Lynda Hinkle (CFAC Spring 2009)
The clinic was wonderful because I was able to gain real world experience, such as arguing in court and communicating with opposing counsel on a regular basis. Other courses teach you theory, whereas being part of clinic teaches you practical skills. Being involved with clinic showed me the value and importance of public interest work. Having had this experience, I will now make an effort to be involved in pro bono work no matter what sector of the legal field I end up in.
Mita Dey (CFAC Spring 2010)
CFAC helped me begin making critical steps in my transition from a law student to a lawyer. As someone who is more of a "hands on" learner, having actual clients while still under the guidance of a professor was an invaluable learning experience. Working with actual clients also showed me a portion of the community that needs legal representation and should get it despite having limited financial resources. I believe that if all law students participated in a clinic during law school, the legal community and the community as a whole would benefit.
Nicole J. Curio (CFAC Spring 2009)
CFAC was my first experience practicing law and I will never forget it. Because this clinic represents children, I found myself wanting to advocate for their rights as hard as I could. CFAC also taught me how to communicate effectively to opposing counsel and advocate for my client in front of a judge. These skills that I have learned have helped me tremendously during my clerkship because when attorneys call I have the skills to effectively communicate to them. Furthermore, working with my supervising attorney and appearing before judges helped me to prepare to interact daily with my judge during my clerkship. Lastly, understanding what an impact my efforts had on my CFAC clients, I know that after my clerkship is finished, I will be looking to find a job as an attorney in the public sector.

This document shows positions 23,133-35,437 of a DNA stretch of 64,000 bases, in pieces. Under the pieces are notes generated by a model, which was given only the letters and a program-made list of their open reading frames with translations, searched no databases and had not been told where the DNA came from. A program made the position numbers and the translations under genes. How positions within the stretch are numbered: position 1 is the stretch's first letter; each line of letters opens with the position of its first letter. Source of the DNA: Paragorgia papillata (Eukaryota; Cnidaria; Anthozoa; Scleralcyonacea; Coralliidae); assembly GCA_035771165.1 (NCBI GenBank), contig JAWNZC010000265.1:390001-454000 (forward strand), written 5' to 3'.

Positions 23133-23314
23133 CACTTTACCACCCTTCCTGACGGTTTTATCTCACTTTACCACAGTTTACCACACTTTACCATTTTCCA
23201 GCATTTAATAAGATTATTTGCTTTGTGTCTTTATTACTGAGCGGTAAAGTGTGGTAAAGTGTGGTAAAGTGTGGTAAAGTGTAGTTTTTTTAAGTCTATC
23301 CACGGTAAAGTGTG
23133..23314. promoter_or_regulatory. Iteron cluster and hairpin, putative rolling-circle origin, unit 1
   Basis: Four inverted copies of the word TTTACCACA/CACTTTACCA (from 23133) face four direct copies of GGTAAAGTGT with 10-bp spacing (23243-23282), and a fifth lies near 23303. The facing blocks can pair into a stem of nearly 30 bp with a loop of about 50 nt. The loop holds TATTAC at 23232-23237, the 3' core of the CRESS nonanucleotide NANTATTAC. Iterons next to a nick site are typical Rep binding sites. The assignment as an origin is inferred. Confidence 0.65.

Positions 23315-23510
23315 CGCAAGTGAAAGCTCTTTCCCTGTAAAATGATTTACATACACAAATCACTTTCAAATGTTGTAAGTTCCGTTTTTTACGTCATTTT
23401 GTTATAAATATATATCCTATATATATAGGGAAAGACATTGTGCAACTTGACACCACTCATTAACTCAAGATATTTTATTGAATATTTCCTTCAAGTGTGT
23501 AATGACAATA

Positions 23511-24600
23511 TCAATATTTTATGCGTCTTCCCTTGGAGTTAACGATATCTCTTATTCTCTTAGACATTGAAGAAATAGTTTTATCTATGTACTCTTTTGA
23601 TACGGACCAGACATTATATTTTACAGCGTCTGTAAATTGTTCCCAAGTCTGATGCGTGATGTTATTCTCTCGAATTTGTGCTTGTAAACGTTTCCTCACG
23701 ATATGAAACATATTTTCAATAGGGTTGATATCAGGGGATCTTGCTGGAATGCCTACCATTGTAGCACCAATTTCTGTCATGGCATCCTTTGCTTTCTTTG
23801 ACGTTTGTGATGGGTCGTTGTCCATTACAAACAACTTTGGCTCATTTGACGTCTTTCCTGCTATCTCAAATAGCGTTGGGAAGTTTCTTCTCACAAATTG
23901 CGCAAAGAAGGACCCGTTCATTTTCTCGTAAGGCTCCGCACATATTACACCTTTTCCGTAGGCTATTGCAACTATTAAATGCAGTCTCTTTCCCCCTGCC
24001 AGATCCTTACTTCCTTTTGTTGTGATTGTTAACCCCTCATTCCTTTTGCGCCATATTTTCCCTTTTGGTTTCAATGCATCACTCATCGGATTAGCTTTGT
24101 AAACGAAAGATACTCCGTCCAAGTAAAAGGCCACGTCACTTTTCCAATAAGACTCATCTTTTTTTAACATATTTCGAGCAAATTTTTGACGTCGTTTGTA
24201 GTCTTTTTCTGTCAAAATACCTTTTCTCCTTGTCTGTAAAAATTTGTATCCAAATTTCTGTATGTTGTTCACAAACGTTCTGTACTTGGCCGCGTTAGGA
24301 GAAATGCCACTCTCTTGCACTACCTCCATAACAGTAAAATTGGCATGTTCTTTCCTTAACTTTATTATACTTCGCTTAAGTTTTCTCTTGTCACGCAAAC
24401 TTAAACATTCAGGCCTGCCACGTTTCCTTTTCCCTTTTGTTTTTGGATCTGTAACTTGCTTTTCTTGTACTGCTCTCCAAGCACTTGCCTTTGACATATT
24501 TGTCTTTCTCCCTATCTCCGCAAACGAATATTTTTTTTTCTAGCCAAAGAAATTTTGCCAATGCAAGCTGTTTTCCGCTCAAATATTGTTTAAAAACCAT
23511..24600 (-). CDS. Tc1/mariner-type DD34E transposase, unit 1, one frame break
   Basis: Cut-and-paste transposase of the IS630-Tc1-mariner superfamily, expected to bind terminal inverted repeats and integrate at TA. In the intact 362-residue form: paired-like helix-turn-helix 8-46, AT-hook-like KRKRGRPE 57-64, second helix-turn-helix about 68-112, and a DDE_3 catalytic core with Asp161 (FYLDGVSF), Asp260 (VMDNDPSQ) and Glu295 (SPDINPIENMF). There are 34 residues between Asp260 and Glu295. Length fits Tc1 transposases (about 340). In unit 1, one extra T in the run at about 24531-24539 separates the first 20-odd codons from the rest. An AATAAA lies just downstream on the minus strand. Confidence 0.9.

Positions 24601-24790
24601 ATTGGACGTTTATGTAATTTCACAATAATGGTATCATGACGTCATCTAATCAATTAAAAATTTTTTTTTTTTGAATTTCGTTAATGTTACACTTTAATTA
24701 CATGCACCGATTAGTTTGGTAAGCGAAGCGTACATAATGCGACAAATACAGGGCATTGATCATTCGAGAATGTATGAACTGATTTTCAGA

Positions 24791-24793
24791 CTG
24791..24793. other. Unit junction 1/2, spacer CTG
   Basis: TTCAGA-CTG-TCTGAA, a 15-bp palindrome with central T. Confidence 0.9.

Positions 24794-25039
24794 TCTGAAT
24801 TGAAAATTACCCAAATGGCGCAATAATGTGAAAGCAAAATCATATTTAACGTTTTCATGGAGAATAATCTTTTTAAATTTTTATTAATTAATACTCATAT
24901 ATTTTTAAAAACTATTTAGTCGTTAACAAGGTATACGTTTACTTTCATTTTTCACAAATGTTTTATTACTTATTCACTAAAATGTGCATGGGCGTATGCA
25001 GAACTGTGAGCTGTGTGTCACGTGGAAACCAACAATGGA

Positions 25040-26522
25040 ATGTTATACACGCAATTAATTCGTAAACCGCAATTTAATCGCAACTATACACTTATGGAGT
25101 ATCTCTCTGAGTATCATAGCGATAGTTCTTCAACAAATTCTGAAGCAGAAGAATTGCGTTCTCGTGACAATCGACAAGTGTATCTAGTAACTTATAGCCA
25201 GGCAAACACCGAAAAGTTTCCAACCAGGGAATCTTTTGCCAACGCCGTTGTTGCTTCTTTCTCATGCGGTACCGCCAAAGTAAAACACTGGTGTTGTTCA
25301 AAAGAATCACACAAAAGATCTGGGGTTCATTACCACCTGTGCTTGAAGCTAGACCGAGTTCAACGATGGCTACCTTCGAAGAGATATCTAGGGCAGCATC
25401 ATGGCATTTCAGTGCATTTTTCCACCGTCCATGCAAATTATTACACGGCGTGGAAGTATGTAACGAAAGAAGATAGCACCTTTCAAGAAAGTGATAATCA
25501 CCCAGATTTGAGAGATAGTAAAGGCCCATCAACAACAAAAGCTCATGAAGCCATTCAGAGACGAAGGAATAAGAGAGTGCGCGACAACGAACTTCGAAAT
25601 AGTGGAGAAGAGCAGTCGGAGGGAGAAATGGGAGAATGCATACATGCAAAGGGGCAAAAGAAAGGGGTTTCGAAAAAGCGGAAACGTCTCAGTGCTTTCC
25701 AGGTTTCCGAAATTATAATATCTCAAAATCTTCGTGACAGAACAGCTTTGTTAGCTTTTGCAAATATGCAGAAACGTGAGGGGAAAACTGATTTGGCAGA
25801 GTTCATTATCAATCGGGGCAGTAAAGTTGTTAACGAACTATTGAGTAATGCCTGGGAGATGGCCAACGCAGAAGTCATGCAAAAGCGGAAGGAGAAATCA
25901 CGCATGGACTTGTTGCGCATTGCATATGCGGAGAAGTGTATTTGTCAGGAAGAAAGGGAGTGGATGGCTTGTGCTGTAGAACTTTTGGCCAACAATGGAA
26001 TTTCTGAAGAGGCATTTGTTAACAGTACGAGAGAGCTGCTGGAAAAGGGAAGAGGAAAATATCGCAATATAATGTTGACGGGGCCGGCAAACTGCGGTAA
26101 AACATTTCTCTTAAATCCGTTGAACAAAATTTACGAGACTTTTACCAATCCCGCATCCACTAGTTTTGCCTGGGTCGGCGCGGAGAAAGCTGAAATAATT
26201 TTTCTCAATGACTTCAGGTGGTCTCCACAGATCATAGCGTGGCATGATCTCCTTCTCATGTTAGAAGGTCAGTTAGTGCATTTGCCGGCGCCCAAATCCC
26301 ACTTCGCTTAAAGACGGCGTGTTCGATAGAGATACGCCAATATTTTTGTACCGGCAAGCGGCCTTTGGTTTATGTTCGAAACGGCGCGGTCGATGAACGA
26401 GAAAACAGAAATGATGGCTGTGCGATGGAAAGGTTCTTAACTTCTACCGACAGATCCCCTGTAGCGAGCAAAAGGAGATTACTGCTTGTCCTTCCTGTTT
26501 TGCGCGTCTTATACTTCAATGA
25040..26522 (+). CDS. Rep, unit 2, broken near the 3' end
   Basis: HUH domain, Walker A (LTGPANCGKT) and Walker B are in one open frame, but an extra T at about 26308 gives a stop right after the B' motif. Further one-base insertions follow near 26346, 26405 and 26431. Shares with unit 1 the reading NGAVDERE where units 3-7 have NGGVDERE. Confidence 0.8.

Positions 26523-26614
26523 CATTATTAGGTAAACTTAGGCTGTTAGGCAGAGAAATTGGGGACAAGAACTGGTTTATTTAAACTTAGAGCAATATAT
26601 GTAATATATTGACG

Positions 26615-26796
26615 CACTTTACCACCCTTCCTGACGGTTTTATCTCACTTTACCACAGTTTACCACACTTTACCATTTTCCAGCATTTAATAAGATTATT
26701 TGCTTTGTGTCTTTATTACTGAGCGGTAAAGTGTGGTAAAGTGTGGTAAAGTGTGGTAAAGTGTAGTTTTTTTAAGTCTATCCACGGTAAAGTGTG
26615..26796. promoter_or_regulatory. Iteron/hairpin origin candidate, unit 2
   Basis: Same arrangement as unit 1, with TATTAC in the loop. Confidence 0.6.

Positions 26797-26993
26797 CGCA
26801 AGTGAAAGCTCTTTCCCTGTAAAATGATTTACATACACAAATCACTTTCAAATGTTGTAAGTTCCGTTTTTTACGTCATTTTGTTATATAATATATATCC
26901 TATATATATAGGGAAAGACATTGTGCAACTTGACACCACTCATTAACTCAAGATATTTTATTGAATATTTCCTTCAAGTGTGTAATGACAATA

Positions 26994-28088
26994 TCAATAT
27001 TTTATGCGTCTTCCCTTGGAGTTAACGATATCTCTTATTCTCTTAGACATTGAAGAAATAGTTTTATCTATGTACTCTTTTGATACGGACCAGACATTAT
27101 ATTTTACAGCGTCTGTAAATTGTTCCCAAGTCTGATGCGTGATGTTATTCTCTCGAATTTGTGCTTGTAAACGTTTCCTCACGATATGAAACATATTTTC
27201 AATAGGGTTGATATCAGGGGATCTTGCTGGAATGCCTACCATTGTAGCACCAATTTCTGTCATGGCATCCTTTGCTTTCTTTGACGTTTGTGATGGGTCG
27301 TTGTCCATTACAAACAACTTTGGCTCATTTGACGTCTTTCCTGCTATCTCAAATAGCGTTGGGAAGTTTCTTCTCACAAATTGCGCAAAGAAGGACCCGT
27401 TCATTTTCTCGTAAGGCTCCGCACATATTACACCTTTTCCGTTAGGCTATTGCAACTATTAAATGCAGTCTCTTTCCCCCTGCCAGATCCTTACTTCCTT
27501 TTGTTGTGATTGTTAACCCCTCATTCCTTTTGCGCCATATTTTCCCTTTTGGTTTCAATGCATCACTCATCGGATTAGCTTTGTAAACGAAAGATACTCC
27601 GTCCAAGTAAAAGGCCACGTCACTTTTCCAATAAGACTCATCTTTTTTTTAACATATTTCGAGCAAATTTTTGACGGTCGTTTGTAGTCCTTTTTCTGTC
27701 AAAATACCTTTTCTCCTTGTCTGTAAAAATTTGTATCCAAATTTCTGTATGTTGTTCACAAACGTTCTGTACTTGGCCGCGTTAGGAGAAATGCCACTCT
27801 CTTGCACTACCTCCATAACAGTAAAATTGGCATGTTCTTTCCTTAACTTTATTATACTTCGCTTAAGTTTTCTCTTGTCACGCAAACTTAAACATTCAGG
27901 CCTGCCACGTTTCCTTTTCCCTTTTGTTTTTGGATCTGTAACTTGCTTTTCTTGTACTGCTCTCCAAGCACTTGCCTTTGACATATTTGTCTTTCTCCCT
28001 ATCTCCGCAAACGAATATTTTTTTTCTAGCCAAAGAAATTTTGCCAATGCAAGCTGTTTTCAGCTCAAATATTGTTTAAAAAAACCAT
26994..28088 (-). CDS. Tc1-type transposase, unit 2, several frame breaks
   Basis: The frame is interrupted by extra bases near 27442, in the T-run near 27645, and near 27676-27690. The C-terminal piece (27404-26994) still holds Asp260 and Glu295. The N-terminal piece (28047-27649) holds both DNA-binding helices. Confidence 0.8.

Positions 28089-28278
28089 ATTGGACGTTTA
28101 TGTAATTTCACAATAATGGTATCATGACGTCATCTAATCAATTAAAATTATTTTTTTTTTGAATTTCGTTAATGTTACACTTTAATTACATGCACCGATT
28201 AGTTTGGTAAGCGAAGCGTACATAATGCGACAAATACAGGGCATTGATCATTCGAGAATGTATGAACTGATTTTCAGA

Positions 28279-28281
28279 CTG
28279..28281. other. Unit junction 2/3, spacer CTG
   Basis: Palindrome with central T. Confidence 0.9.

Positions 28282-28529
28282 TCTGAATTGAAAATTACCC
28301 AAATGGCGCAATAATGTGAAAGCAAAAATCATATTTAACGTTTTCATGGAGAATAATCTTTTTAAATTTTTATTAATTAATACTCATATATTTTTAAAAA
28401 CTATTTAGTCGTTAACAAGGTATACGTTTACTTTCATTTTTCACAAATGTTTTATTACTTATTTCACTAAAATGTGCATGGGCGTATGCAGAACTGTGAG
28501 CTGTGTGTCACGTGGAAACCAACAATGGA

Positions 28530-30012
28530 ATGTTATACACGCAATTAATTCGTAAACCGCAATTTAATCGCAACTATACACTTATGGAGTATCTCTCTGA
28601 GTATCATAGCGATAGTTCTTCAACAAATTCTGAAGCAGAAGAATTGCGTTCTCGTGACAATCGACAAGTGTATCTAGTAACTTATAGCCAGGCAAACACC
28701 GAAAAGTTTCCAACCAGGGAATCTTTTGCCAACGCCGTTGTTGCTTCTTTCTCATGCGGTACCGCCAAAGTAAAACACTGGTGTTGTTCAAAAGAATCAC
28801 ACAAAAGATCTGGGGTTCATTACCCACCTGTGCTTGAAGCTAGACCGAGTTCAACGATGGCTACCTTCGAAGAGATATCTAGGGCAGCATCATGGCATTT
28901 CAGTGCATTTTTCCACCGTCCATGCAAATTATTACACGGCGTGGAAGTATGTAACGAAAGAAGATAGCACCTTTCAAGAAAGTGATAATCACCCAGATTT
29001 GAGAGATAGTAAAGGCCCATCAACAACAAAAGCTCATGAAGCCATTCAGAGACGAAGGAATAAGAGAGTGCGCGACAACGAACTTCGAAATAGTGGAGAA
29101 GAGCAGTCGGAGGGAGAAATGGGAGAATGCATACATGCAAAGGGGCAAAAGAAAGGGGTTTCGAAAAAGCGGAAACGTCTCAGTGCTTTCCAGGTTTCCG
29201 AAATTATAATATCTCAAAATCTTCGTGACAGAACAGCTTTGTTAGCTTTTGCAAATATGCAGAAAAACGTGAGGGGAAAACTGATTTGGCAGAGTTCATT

Erica J. Hartwig (CFAC Spring 2009)
Participating in the CFAC was a valuable experience that helped me focus and apply my understanding of the law in a practical environment. Particularly in the substantive areas of evidence and trial procedure, I was able to grasp and implement formerly academic doctrines and instruction in a meaningful way. Involvement in the CFAC increased my awareness to the need for specially trained child and family representatives who are committed to providing underprivileged families legal counseling executed at the highest standard.
Shayna Mewborn (CFAC Summer 2009, Advanced CFAC I & II 2009-2010)
Like most clinics, CFAC emphasizes invaluable practical skills: conducting an interview, communicating regularly with clients, developing relationships with counsel, isolating key facts in a complicated file, and advocating confidently in court. But CFAC also affords students a unique opportunity to represent the interests of young children who literally cannot speak on their own behalf. I left law school with a clear sense of a lawyer's ability to help make a life better.
Charles Koster (CFAC Spring 2009)